Allison T. "Pooley" Hubert (1901-1978)
The World War I veteran arrived in Tuscaloosa in 1922 as a 20-year-old tackle prospect but Coach Wallace Wade switched him to the backfield where became a force on the Crimson Tide offense. The Meridian, Miss. native was named an All-American his senior year and he was a key element of Alabama's 1926 Rose Bowl victory. He went on to coach at Southern Miss and the Virginia Military Institute. He was inducted into the College Football Hall of Fame in 1964.

Don Hutson (1913-1997)
An All-American receiver for Alabama from 1932 to 1934, Hudson and quarterback "Dixie" Howell were such a powerful offensive combination they redefined the passing attack for the game. After starring in the 1935 Rose Bowl game, Hutson went on to an 11-year professional career with the Green Bay Packers. He is considered the first modern receiver in the game. He was inducted into the College Football Hall of Fame in 1951 and the Pro Football Hall of Fame in 1963.

William "Bill" Gray Little (1873-1938)
W.G. Little enrolled at the University of Alabama in 1888 but left to attend Phillips Academy in Andover, Mass in 1891. While in the northeast, Little learned to play football and brought his uniform and equipment with him when he returned to Alabama as a law student in 1892. He then organized the school's first team and served as its first captain.

Vaughn Mancha (1921-2011)
An All-American center at Alabama from 1944 through 1947, Mancha anchored the offense that played in the 1946 Rose Bowl and two Sugar Bowls. Mancha went on to play professionally for the Boston Yanks and later coached at Livingston State, Colombia and Florida State were he also served as Athletic Director. He was inducted into the College Football Hall of Fame in 1990.

Dan McGugin (1879-1936)
Over his 30-year career as head coach at Vanderbilt, McGugin led the Commodores to ten conference titles, four unbeaten seasons and retired in 1934 with a career record of 197-55-19 (.761). As a guard for Michigan he played in the first Rose Bowl on Jan. 1, 1902. He promoted intersectional games and several of his players and assistants went on to lead other programs. He was inducted into the College Football Hall of Fame in 1951.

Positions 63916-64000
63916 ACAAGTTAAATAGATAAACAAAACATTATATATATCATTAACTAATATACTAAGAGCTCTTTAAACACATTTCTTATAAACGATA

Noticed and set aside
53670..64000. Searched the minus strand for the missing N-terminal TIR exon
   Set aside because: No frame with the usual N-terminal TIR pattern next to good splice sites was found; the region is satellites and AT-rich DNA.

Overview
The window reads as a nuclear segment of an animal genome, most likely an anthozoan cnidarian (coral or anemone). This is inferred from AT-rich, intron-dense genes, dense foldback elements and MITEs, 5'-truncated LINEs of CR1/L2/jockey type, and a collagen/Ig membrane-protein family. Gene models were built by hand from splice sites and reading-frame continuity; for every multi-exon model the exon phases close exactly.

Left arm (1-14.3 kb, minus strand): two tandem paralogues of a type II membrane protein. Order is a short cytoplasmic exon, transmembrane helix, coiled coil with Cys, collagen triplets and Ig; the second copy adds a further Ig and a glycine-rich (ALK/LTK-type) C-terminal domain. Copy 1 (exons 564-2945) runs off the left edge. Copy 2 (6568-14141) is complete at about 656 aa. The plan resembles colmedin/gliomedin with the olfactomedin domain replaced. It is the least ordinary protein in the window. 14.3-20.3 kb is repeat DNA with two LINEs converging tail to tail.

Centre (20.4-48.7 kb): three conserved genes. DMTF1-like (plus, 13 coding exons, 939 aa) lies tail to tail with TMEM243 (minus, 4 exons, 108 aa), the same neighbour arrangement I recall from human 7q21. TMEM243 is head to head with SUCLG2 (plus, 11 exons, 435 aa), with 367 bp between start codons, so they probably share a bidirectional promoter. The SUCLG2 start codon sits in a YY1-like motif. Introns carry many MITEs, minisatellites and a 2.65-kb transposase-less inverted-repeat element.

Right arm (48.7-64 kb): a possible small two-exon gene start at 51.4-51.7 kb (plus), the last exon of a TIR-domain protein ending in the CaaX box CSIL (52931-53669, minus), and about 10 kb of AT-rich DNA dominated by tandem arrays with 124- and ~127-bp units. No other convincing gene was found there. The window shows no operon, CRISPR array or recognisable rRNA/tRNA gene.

Knute Rockne (1888-1931)
Notre Dame's legendary coach from 1918 to 1930. Rockne's teams launched the Fighting Irish onto the sport's national stage with dynamic offenses such as the single-wing "Notre Dame Box". At the time of his death in 1931, he had amassed a 105-12-5 (.881) record and had brought the forward pass to prominence. He was inducted into the College Football Hall of Fame in 1951.

Xenophon Cole Scott (1882-1924)
The Alabama football coach from 1919 to 1922. A sportswriter in Cleveland, Ohio, Scott amassed a significant reputation as a football coach at Western Reserve University, Case and Nebraska State Normal School. When Alabama resumed football after World War I, Scott was hired and soon transformed the team into a Southern power. He resigned in 1922 with a 29-9-3 (.744) record.

Fred Sington (1910-1988)
An All-American tackle for Alabama from 1928 to 1930, Sington played on the 1931 Rose Bowl squad his senior year. He was also the president of the student body that year and a member of Phi Beta Kappa. After graduating he played professional baseball for the Brooklyn Dodgers and Washington Senators. He was inducted into the College Football Hall of Fame in 1955.

Riley Smith (1911-1999)
A standout quarterback for the Crimson Tide from 1933-1935 who was noted for his skill at passing, blocking, punting and kicking. The Greenwood, Miss. native played on the 1935 Rose Bowl squad and was named an All-American that year. He was the first NFL player to enter the league through the league's draft and played for the Boston/Washington Redskins. He went to become a coach at Washington & Lee.  He was inducted into the College Football Hall of Fame in 1985.

Frank Thomas (1898-1954)
Coach of the Alabama football team from 1931-1946. Thomas led the team to three rose bowls before retiring due to ill health. His record at Alabama was 115-24-7 (.812). Played quarterback at Notre Dame under Knute Rockne from 1920-1922. He went on to be an assistant at Georgia and head coach at Chattanooga before being tapped for the Alabama job. He was inducted into the College Football Hall of Fame in 1951.

Claude Earl "Tiny" Thornhill (1893-1956)
After Glenn Scobey Warner resigned as head coach of Stanford in 1932, Thornhill was hired to replace him. After three Rose Bowl appearances, including a loss against Alabama in 1935, Thornhill's squads faltered. He was fired in 1939 with a career 35-25-7 (.575) record. Thornhill was an All-American guard for Warner at Pittsburgh and played professionally for several years before entering coaching.

Wallace Wade (1892-1986)
Coach of the Alabama football team from 1923-1930. Wade ked the team to three Rose Bowls before leaving for Duke University. His record at Alabama was 61-13-3 (.812). Wade played in the 1916 Rose Bowl for Brown. He was inducted into the College Football Hall of Fame in 1955.

Glenn Scobey "Pop" Warner (1871-1954)
A pioneer of the sport, Warner 43-year career included stints at Georgia, Cornell, Pittsburgh, Temple and Carlisle Indian School. As Stanford coach from 1924 to 1931, Warner lead the team to three Rose Bowl games including the 1937 matchup with Alabama. He was inducted into the College Football Hall of Fame in 1951.